What I really wanted to do with it is experiment with its graphical rendering capabilities. As discussed in PSQL needs a better way of outputting bytea
one of the frequently asked questions on the PostGIS list by folks using the new not yet officially released (alpha5 recently released) functionality in PostGIS 2.0 is how to render rasters
with common variety tools. I suspected Base was a capable option, but had never tested it to confirm. Since I was installing new LibreOffice 3.5, I thought this might be a good test of its metal.
Have you ever tried to output a file stored in a bytea column from PostgreSQL using PSQL? It ain't pretty. Andrew Dunstan
has a couple of examples of doing this in his article Clever Trick Challenge. This issue has now become very relevant for PostGIS raster use. The reason being is that now that PostGIS in it's 2.0 encarnation can do clipping of rasters, unions of rasters,
map algebra, convert geometries to rasters and convert those rasters to various imagery type file formats, people naturally assume it should be trivial
to output your new fangled raster query as a jpeg or png etc via, PSQL. Turns out it is not. For those who need to, I've documented an example using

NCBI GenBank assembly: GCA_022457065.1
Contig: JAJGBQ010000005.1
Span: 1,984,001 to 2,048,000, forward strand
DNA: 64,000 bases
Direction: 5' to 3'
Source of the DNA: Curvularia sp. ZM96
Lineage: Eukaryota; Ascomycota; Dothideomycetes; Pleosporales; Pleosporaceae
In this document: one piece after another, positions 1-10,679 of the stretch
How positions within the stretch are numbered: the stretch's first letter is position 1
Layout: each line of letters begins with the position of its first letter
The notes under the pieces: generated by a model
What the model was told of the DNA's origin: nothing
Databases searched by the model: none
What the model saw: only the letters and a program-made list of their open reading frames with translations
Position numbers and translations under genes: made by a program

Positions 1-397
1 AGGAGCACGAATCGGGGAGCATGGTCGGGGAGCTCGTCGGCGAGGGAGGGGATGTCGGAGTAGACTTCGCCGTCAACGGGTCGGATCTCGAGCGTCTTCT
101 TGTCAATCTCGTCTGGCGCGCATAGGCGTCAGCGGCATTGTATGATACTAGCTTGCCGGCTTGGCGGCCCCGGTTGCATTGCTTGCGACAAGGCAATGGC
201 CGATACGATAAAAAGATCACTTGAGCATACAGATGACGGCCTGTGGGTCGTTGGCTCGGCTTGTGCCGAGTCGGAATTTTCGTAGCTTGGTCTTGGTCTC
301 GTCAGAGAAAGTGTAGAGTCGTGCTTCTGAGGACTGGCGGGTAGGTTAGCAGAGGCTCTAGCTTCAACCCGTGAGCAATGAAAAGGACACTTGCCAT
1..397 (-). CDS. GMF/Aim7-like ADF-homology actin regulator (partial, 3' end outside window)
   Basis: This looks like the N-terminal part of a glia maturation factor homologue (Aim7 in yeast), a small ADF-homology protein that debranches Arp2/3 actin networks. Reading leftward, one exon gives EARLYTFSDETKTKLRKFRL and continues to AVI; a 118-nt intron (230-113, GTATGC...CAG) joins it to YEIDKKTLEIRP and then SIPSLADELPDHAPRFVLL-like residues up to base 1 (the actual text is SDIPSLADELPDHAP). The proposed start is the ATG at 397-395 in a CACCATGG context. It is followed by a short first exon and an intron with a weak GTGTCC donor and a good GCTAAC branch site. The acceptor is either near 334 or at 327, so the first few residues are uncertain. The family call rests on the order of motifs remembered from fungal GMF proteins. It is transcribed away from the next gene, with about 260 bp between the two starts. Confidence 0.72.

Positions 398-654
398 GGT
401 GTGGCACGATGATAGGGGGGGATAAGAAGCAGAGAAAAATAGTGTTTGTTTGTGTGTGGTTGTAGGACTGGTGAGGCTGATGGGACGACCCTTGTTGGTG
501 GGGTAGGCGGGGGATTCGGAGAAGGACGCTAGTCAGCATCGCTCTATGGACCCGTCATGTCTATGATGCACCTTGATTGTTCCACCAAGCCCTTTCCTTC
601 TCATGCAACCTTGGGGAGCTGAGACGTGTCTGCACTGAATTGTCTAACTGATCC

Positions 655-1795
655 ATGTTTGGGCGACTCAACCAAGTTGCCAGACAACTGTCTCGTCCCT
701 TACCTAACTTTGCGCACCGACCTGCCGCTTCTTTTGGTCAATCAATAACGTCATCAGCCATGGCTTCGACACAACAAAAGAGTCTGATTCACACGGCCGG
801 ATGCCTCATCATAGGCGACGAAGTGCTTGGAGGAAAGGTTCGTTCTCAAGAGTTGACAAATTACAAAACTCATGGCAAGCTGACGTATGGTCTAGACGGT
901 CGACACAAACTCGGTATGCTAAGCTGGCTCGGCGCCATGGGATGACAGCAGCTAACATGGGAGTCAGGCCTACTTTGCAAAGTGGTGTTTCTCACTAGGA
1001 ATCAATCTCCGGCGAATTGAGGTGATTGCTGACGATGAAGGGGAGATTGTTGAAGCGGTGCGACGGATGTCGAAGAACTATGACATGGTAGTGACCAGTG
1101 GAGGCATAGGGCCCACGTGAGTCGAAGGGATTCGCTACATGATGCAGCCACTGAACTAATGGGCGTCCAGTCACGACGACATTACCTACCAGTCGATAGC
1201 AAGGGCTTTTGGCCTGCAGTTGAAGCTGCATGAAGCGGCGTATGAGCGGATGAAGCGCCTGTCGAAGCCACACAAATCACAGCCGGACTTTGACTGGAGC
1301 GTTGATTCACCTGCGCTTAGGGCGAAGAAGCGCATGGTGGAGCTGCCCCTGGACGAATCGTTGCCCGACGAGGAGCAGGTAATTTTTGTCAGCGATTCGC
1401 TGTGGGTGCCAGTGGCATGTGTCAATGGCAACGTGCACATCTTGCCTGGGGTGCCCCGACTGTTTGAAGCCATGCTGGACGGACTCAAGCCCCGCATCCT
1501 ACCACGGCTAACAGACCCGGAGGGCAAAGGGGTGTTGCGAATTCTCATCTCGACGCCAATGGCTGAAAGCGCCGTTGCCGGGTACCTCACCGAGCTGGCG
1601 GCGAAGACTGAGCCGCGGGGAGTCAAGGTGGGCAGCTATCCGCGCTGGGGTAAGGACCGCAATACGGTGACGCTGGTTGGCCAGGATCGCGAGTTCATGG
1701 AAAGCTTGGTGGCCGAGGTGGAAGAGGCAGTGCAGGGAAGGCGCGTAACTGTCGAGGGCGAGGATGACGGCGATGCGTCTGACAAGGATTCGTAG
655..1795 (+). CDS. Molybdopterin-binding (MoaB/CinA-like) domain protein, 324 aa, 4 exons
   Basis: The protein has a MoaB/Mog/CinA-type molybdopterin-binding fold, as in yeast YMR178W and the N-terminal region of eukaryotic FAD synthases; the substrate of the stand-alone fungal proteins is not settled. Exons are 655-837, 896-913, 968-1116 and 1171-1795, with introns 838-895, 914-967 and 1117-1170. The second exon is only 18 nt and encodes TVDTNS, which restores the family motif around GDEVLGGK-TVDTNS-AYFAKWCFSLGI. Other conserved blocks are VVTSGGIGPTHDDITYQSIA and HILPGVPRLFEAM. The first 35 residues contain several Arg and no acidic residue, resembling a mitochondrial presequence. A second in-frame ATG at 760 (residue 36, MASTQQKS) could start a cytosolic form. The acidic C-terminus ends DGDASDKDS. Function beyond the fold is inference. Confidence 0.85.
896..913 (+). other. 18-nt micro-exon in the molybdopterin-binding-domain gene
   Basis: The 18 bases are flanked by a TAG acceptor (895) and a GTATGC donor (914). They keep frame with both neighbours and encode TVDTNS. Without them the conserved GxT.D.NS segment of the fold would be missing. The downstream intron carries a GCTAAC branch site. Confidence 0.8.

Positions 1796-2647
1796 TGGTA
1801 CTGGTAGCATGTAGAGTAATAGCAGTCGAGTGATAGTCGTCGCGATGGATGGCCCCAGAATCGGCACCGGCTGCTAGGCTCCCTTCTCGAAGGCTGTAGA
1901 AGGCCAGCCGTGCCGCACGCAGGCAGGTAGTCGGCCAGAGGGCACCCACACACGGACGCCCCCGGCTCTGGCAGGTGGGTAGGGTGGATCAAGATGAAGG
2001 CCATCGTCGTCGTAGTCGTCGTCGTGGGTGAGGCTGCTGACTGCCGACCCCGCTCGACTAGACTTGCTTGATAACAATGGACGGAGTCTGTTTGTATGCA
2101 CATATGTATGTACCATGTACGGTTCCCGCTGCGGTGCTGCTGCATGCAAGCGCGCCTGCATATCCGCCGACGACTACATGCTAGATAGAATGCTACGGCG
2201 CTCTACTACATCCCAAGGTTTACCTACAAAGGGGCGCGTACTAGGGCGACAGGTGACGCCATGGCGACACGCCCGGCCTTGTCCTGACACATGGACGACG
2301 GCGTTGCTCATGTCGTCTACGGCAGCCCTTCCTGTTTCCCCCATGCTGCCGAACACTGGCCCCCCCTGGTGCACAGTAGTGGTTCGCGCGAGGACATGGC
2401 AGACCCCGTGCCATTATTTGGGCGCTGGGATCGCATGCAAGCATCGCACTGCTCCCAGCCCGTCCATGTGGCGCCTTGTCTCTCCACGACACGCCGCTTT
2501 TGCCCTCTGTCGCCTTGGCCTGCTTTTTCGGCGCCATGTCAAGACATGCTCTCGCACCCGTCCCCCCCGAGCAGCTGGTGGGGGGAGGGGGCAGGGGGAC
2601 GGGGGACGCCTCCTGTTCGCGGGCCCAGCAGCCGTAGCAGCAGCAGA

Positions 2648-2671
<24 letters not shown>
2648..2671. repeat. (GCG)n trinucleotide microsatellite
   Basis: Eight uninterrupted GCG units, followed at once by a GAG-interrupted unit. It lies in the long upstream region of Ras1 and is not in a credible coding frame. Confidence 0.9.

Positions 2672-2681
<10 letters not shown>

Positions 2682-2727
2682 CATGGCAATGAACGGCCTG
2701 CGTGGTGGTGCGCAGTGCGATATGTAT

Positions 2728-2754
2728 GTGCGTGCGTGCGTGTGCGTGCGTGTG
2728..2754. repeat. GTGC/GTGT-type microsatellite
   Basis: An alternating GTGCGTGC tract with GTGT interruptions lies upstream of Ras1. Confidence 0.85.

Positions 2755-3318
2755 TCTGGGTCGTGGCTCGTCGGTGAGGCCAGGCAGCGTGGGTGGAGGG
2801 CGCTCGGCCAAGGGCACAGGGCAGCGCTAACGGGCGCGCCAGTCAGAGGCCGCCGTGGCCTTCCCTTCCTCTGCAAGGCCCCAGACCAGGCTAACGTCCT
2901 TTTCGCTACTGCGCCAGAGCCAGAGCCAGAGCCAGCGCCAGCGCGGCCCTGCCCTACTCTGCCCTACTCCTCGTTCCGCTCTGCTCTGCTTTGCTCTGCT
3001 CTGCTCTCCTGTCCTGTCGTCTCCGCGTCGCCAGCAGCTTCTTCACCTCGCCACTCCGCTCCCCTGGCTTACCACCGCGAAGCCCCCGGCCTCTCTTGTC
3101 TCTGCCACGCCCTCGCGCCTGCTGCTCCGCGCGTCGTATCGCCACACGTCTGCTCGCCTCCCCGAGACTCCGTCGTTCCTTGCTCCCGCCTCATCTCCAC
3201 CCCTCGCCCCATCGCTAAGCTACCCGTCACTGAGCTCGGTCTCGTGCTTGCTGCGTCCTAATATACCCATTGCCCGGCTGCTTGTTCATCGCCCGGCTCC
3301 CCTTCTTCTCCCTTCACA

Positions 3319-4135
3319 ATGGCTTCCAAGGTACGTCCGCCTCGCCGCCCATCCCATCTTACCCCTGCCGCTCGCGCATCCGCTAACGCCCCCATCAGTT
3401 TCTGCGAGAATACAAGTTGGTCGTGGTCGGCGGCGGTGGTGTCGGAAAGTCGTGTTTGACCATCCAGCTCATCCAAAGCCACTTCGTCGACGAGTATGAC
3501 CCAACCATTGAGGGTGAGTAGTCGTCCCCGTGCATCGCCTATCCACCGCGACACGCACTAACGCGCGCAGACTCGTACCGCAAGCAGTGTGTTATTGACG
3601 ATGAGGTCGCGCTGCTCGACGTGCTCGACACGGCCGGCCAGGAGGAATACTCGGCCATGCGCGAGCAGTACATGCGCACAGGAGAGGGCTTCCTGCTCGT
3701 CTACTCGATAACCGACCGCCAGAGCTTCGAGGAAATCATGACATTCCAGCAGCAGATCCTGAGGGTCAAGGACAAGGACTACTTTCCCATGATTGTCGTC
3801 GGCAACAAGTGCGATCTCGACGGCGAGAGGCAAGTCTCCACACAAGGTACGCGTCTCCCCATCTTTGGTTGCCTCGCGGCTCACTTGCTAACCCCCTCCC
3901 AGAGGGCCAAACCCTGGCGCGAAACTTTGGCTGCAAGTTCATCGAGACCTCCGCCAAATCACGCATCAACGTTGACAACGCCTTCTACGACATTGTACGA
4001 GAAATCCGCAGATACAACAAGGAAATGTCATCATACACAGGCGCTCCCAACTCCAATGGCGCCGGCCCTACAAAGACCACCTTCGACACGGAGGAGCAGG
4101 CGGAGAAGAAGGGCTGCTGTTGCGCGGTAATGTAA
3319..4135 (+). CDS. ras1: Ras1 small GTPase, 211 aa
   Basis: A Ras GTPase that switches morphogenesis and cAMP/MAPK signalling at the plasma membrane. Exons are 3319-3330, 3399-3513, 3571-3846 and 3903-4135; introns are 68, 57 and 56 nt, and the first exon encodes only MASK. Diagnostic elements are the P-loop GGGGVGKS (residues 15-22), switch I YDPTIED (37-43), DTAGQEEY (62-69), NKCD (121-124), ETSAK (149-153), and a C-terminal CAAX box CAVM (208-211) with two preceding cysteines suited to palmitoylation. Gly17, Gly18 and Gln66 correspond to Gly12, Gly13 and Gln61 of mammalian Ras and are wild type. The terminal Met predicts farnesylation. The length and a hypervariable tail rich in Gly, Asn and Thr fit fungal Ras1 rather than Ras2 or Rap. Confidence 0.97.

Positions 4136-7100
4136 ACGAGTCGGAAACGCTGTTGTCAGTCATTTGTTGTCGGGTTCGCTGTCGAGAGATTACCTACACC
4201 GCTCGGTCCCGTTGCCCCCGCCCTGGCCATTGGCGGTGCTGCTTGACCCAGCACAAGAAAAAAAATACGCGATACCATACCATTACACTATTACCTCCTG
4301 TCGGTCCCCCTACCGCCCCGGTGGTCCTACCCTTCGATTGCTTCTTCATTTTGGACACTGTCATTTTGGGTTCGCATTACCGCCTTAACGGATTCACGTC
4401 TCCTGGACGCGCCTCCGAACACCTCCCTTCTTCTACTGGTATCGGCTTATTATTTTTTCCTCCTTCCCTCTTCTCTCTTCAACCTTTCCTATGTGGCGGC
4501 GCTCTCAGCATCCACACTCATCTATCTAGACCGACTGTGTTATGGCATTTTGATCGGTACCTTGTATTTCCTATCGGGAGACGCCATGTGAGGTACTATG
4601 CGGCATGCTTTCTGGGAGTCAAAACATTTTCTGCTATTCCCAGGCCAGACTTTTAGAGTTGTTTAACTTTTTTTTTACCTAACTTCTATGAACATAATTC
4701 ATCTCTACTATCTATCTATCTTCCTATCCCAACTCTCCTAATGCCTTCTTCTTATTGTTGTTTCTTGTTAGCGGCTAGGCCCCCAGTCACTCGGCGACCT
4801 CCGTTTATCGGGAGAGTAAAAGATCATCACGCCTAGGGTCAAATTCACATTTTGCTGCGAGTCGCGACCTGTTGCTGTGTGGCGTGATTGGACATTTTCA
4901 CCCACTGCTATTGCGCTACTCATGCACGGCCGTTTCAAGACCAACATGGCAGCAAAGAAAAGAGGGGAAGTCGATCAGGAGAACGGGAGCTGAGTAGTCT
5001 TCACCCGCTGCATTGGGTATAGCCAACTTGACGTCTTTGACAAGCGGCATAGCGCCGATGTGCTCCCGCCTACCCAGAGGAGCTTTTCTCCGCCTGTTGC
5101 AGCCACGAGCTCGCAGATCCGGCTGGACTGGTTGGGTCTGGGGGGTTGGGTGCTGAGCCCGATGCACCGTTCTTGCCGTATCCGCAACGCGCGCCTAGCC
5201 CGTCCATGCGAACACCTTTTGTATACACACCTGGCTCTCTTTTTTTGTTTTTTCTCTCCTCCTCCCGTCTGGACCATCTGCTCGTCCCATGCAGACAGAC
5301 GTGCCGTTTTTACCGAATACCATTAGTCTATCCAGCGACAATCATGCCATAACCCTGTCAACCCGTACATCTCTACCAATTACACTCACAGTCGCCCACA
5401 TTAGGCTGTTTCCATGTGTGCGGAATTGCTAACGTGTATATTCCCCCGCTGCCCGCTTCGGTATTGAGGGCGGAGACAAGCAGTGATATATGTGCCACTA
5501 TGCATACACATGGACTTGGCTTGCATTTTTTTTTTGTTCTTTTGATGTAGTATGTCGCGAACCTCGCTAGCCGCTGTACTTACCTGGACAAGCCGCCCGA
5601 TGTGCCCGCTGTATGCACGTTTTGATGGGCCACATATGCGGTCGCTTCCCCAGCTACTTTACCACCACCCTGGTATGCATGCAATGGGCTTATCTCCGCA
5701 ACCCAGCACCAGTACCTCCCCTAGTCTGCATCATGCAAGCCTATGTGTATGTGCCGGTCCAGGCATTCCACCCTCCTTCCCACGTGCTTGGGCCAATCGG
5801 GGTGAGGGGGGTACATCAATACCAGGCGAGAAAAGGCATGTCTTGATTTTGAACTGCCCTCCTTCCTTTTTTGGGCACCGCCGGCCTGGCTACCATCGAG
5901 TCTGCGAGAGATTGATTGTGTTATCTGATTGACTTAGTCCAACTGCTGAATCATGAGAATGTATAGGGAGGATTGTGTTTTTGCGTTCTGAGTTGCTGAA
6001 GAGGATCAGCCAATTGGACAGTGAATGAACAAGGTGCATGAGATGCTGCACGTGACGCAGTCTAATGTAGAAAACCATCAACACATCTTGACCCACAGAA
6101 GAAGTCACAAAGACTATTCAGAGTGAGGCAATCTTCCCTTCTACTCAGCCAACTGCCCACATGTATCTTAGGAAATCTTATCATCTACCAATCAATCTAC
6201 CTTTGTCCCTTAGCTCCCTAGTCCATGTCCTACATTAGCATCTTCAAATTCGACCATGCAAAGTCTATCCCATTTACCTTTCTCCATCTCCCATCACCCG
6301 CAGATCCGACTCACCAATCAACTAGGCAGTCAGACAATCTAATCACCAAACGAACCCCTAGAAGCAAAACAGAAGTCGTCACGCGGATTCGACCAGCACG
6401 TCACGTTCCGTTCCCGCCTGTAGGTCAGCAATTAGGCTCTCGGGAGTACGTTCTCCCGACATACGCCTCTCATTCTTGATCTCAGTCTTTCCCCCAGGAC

one suggestion from Andrew's blog which utilizes the Large object support built into PostgreSQL. It would be nice if this were simpler.
I chose this approach because it was the only one that didn't assume a user has Perl installed or is on a Unix system so should work fairly much the same regardless the client OS in use. You can find the example in Outputting Rasters with PSQL. Suggestions on how to improve on this are welcome.
As many may have noticed, PostgresOnline.com has been down for the past week or so and probably is still not reachable from many parts of the world since our DNS server was also taken down as a result of a Distributed Denial of Service (DDOS) attack instigated by an Activision Call of Duty Game exploit that turned thousands of Call of Duty game servers into Zombies launching an attack on us.
We have a small confession to make. One of the businesses we co-own is an e-Commerce site that sells condoms. You never know how people will react when you say that in mixed company so we only mention it in closer company. Some people are glad we are in a business protecting against venereal diseases or unwanted pregnancies and some feel strongly we are violating a mother nature creed of conduct. WowCondoms was the site that was under attack on a UDP port and we are not sure if it was a malicious intent or not since the root instigator has not been found yet. The attack was higher up from our servers so it knocked our ISP who in turn blamed us for their outage. We never saw the traffic.
The tragic thing is that it can happen to any site and does all the time. It really hit home when it happened to us.